When Georgiann Davis was 17, she underwent surgery to remove what doctors called precancerous ovaries.
Years later, as an adult, Davis obtained her medical records. They revealed that what her doctors had removed were actually internal testicles. She said she was never told about her condition.
“Doctors lied to me, and they encouraged my parents to do the same,” she said.
Davis, who is now a sociology professor at the University of Nevada-Las Vegas, was born with a condition in which her body doesn't recognize or respond to testosterone.
She has XY chromosomes, but without the influence of the male hormone, her body developed the external sex organs of someone who is biologically female.
The condition, called complete androgen insensitivity syndrome, is a type of intersex, an umbrella term for people with conditions causing ambiguous genitalia — internal and external sex organs that aren’t clearly defined male or female.
Appearance can range from a misplaced urethral opening to a micropenis or a large, penis-like clitoris.
Dr. Ali Calikoglu is an endocrinologist on a team that works with disorders of sexual development, or DSD, at UNC Hospitals.
“(Having ambiguous genitalia) is less common than many other conditions, but on the other hand, it is more common than most people think,” he said.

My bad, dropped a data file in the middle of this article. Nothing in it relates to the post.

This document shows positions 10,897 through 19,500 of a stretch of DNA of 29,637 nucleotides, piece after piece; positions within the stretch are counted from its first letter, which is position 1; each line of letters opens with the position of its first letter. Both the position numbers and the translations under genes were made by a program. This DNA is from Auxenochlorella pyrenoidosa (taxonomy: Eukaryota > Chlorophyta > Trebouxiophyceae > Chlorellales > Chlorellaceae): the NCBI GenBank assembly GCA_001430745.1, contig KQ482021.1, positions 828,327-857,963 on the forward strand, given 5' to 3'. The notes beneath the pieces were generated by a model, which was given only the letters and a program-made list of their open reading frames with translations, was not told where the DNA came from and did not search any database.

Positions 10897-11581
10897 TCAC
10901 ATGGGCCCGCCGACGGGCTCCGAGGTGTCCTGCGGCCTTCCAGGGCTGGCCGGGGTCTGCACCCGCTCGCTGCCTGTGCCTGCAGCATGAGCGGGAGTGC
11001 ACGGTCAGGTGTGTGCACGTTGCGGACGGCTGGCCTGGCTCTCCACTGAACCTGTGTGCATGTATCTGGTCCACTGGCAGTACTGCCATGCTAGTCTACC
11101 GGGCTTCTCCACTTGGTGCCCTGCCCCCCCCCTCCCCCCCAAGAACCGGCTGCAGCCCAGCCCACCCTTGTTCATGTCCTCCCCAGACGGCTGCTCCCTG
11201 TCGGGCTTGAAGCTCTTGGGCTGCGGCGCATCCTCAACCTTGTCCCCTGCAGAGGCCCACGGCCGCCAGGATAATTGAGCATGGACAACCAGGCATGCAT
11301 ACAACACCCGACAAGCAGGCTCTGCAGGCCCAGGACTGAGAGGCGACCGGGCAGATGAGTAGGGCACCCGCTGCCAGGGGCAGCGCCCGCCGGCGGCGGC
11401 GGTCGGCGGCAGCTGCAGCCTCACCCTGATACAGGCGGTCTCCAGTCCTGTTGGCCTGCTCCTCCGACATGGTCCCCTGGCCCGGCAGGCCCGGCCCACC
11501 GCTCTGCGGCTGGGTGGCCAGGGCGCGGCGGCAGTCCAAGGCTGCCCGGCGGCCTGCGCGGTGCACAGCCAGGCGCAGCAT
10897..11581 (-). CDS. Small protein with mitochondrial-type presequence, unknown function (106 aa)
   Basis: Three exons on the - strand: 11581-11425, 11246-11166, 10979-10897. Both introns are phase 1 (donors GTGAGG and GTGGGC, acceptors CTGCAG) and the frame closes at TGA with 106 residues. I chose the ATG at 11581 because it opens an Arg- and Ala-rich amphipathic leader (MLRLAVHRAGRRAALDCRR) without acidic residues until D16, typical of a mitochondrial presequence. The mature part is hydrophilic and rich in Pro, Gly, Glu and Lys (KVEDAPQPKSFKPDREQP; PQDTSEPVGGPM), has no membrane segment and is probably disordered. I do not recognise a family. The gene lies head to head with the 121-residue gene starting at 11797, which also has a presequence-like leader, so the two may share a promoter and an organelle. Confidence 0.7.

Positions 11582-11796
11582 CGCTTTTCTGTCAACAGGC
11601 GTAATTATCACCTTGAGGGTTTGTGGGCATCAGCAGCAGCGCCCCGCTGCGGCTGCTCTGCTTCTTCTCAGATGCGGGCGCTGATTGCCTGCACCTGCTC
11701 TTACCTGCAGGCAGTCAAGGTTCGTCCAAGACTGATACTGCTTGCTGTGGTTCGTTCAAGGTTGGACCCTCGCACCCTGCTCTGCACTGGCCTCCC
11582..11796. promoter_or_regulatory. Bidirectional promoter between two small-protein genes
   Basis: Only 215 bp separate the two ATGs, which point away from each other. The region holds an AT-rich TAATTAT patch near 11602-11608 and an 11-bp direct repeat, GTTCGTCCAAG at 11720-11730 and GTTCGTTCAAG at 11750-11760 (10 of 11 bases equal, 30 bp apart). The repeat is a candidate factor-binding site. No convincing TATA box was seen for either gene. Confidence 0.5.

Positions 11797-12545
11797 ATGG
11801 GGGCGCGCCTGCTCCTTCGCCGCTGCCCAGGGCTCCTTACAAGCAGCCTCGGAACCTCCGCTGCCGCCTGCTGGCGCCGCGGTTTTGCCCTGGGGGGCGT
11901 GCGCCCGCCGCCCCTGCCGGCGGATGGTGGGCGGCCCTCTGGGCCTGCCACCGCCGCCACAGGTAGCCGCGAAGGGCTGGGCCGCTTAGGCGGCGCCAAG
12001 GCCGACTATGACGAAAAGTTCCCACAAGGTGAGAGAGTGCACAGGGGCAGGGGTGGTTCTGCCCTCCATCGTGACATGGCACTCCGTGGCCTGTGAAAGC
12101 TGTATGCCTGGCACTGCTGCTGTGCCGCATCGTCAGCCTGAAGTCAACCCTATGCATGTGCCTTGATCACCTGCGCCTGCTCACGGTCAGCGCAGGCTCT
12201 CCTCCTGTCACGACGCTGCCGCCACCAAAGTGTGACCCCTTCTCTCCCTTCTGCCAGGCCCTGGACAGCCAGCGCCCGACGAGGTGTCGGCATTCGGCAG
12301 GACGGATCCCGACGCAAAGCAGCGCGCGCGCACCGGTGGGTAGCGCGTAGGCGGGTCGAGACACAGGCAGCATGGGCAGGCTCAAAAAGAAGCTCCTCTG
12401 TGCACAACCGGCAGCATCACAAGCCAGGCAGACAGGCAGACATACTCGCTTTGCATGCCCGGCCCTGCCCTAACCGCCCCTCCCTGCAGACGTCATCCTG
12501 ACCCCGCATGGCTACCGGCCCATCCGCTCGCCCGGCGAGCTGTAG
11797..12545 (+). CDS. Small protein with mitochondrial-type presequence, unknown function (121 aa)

Calikoglu estimated that some kind of DSD occurs in one out of every 400 or 500 infants. In his personal experience, he said he sees two to three cases a month.
Depending on which intersex condition a patient has, Calikoglu said ambiguous genitalia can be a sign of something more serious, such as congenital adrenal hyperplasia, in which infants can be at risk of dehydration from not retaining necessary salts and water.
“Some of these conditions that result in ambiguous genitalia may be life threatening, so we approach these patients in a very careful way,” he said. “We always describe a baby with ambiguous genitalia as a medical emergency.”
That description, however, has come under fire from intersex and LGBT activists like Davis, who say it can influence how parents decide to treat their intersex children — leading to what activists view as a long history of performing unnecessary surgeries and omitting parts of medical history.
“We ask parents not to ignore, not to sort of put things under a rug or away in a box somewhere," said Echo Meyer, a psychologist who works with the DSD team at UNC. "So we ask them to sort of be very cognizant of that.”
According to reporting by Azeen Ghorayshi for BuzzFeed News, surgeons at U.S. hospitals performed surgery on intersex minors at least 2,991 times in the year 2012. Of those patients, 1,759 were under the age of 5.
Dr. Richard Sutherland, a surgeon on the disorders of sexual development team at UNC Hospitals, said the medical field has come a long way in how it addresses intersex conditions, particularly from the practices of the 1960s and ’70s.
“(Back then,) when you were born, we were going to make a decision … You’re gonna have your surgery, and you’re gonna be a boy or a girl,” he said. “That continued, I would say, till somewhere around 1995.”
And even today, up to 25 percent of people with partial androgen insensitivity syndrome, along with two other intersex conditions, are dissatisfied with the sex they were raised as, according to a 2006 article from the journal of the American Academy of Pediatrics.